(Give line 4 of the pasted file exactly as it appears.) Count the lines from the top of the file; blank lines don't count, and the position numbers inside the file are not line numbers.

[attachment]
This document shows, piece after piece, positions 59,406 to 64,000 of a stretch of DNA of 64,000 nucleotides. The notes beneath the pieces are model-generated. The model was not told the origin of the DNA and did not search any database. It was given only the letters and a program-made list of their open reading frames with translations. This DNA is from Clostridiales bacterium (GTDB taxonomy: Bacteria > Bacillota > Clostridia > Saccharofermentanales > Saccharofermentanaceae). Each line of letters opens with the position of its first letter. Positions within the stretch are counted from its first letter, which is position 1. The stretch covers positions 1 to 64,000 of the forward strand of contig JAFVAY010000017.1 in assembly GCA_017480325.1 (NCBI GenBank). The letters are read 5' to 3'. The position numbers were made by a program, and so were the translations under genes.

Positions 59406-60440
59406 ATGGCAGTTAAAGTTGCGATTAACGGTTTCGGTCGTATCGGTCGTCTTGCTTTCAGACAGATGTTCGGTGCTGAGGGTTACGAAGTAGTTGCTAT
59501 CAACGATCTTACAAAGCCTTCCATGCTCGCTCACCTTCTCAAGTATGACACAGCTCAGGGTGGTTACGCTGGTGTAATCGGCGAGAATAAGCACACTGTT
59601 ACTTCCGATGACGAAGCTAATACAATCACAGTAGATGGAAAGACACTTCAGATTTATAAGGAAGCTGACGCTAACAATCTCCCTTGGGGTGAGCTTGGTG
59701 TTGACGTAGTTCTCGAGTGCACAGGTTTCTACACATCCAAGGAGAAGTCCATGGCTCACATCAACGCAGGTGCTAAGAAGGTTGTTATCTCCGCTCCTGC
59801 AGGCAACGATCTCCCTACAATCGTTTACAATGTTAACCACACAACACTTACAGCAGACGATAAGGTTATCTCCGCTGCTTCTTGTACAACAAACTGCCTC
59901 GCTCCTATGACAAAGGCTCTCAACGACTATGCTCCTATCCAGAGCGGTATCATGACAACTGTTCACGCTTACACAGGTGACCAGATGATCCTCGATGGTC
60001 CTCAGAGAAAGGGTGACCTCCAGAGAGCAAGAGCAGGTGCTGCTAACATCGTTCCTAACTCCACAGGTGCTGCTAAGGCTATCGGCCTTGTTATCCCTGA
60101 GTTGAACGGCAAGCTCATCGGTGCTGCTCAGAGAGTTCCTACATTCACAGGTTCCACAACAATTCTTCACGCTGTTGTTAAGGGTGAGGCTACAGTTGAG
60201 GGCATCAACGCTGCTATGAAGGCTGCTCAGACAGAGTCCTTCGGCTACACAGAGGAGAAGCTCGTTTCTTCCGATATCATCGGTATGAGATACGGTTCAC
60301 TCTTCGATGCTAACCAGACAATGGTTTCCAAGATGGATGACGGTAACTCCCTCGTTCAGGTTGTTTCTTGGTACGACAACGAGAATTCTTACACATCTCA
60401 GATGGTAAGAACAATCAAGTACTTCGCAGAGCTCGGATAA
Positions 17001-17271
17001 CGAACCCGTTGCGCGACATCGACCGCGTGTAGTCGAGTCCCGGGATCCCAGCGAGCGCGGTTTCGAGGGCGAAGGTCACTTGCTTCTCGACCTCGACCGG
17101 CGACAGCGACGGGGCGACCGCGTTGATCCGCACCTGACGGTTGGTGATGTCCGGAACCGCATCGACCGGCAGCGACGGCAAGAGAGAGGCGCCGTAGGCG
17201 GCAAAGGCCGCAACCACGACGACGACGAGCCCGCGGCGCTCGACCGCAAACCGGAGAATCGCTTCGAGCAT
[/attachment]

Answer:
59501 CAACGATCTTACAAAGCCTTCCATGCTCGCTCACCTTCTCAAGTATGACACAGCTCAGGGTGGTTACGCTGGTGTAATCGGCGAGAATAAGCACACTGTT